Ten years following his revolution and a devastating nuclear war among humans, Caesar embarks on a quest to learn about his parents, and in doing so discovers the future. Battle for the Planet of the Apes is by nearly all means the worst film of the original five (though I've only seen the extended cut, so whether this version is better or worse than the theatrical I am unsure of). After "Conquest", the studio wanted to make a less-violent, less-provocative, and more "family-friendly" film (and for way less money). This resulted in the least-exciting, least-intelligent, and most cringe-worthy final chapter possible.
First thing: I should clarify for some viewers that the apes did not conquer Earth. Many people have pointed out how that wouldn't make sense, and that's because it doesn't, and didn't happen anyway. There was a large scale nuclear war among humans, so the apes moreso "inherited" the planet despite the misleading implications of the films' titles. I digress. . . .
J. Lee Thompson reprises his role as director for the second time with "Battle", and flaws that were only starting to peek into the limelight in "Conquest" have now manifested into their full forms. The central flaw, is overall laziness. For example, the film starts with about five-minutes of reused-footage from the former two films (making it even lazier than the opening shot of "Beneath"). To its credit, there's more reused footage later on that's incorporated more intelligently. Furthermore, there's also supposed to be a three-day journey in the film, but no attempt in editing or direction is made to assist the viewer's perception of passing time. The battle sequences are overlong (which causes them to become boring) and are comprised largely of close- ups and quick cuts. The swindling budget no-doubt influenced these points, but the prevailing lack of forethought/effort should be more than evident regardless.
Paul Dehn returns for his fourth Apes film in a writing role, but this time only for story. The screenplay for "Battle" is written for newcomers John and Joyce Corrington, and is rather capricious in quality. There are yet a handful of things to praise, such as the relationship and parallels between humans and apes, and the commentary on determinism/time-travel presented through the corny and belief-disarming tear coming from Caesar's statue at the end. The most notable strength however is its quotability. For example, the "All knowledge is for good, only the use to which it is put can be for good or evil" quote seemed rather insightful and wise, though within the same vein of this strength lies some of the film's greatest weaknesses.
The film is quite simply unsure of how to incorporate the same sensibilities of its predecessors, such as its allegorical content or theoretical musings, so it resorts to having the characters say the ideas outright in conversation. These ideas are often very interesting, but lose potency when presented in contrived dialogue, which is also at times aggressively expository. Further weaknesses of various trades are present as well, including the jump in Caesar's character development (from one film to the next) with little to no insight or explanation surrounding it, the campy, cringy mutants, and the irritating, preachy, theistic fable format.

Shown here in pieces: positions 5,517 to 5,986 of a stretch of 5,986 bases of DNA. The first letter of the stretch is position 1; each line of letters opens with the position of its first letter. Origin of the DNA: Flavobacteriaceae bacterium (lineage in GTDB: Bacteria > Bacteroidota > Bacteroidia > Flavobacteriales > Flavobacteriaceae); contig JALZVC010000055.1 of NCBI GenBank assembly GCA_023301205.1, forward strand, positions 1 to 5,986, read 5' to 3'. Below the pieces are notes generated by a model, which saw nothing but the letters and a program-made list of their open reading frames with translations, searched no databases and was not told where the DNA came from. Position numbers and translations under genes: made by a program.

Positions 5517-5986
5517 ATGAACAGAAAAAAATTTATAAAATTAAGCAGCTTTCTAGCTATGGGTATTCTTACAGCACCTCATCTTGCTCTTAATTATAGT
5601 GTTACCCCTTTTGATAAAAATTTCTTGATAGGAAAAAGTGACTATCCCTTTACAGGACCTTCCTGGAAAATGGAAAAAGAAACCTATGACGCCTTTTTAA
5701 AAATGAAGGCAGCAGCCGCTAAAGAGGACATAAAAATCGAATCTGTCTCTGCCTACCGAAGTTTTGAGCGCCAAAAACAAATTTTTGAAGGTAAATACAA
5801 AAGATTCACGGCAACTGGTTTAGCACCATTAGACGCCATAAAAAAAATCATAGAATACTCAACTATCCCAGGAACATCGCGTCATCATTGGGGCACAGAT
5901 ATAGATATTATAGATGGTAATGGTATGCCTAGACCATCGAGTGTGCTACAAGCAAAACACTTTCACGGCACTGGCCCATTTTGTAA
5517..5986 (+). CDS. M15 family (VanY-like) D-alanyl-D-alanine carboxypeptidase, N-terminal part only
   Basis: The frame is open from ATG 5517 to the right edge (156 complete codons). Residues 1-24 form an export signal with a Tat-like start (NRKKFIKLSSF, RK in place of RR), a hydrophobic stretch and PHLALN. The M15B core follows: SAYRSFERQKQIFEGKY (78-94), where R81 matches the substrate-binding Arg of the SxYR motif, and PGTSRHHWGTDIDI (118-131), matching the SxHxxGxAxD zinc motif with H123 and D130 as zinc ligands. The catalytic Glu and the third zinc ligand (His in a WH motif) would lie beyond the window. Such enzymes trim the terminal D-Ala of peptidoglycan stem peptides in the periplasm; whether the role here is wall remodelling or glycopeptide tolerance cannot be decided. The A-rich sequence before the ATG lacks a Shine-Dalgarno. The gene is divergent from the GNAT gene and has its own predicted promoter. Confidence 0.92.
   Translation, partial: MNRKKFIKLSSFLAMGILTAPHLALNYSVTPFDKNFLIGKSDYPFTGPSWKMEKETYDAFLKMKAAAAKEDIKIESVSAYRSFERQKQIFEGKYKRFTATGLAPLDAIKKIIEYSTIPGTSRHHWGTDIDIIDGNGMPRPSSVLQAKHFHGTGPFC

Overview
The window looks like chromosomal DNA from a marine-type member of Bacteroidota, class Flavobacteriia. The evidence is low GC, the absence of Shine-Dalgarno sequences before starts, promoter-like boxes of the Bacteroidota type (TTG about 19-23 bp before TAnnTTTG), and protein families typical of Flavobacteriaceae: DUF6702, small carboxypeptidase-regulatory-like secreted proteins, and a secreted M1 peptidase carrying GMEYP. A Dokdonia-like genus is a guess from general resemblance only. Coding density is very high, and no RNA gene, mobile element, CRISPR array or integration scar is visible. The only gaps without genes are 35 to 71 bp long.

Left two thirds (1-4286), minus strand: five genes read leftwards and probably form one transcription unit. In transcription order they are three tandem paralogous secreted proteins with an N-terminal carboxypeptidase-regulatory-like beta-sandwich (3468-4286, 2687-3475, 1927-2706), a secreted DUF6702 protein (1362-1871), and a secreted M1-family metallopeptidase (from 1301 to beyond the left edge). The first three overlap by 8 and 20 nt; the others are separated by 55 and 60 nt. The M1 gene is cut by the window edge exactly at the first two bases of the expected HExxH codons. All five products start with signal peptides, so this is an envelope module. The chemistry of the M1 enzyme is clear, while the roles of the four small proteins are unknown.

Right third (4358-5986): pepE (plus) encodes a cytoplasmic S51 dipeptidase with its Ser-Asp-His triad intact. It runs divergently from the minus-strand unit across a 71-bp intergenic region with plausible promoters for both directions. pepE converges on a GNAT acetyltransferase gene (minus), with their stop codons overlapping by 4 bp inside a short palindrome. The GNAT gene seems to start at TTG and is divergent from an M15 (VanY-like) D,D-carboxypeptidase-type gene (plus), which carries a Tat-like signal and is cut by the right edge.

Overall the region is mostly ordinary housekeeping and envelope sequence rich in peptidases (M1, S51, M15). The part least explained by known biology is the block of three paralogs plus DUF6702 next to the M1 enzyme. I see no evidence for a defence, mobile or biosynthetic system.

Above any other offense though, the nuances of the franchise's central allegory have been sucked dry (along with the budget). The commentary on race has subsided more so in this film than in its predecessors, making way instead for its own internal form of racism. Not enough time has passed since the acquired intelligence of apes to accommodate for the severe class disparities among their society, and instead it comes off as an unintentional statement that some apes are less equal than others. Take for example the accentuated intelligence of orangutans contrasted with the caricatured gorillas, who in this film are basically just violent, unintelligible children. The 1968 film presented a layered relationship between class structure, social structure, and race with nuances and insight, but in "Battle" it's handled so thoughtlessly as to be potentially offensive.
The performances in this film are also at their weakest in the franchise, with scenes causing you to wonder if they actually considered doing multiple takes for anything. The actor who portrays Aldo is bad much of the time, though every so often he accomplishes a decent performance when it comes to menacing stares or general physicality.
Roddy McDowall is again fine as Caesar, Paul Williams is interesting as Virgil, and Natalie Trundy improves a lot in this compared to the former entry (still not a great as an ape, but not distractingly bad either). Many of the actors don't seem to have gotten the hang of acting in the prosthetics, not having fully developed the techniques that the actors crafted in the first film. Austin Stoker as MacDonald's brother was one of the better performers in the film.
The sets are actually very nice, and are maybe the one truly redeeming aspect of the film. The tree-forts and tunnels and location paintings are all exciting and interesting in their own right. The music by Leonard Rosenman however is some of the most lackluster of the franchise. Besides a singular theme that seems to be applied vaguely to "emotional content", the music was either borderline hokey or simply muddy and unmemorable. Upon further deliberation, it seems that this score along with Rosenman's "Beneath" have the least personality of the bunch. That being said, the score is still competent, and I can't hold too much against it for that.
As a Planet of the Apes fan, I've found myself obligated to multiple viewings of this film, and have even found it within myself to enjoy it. So if you're a Planet of the Apes fan, you may have a good time despite its flaws. . . .
But it's still not a well-made film.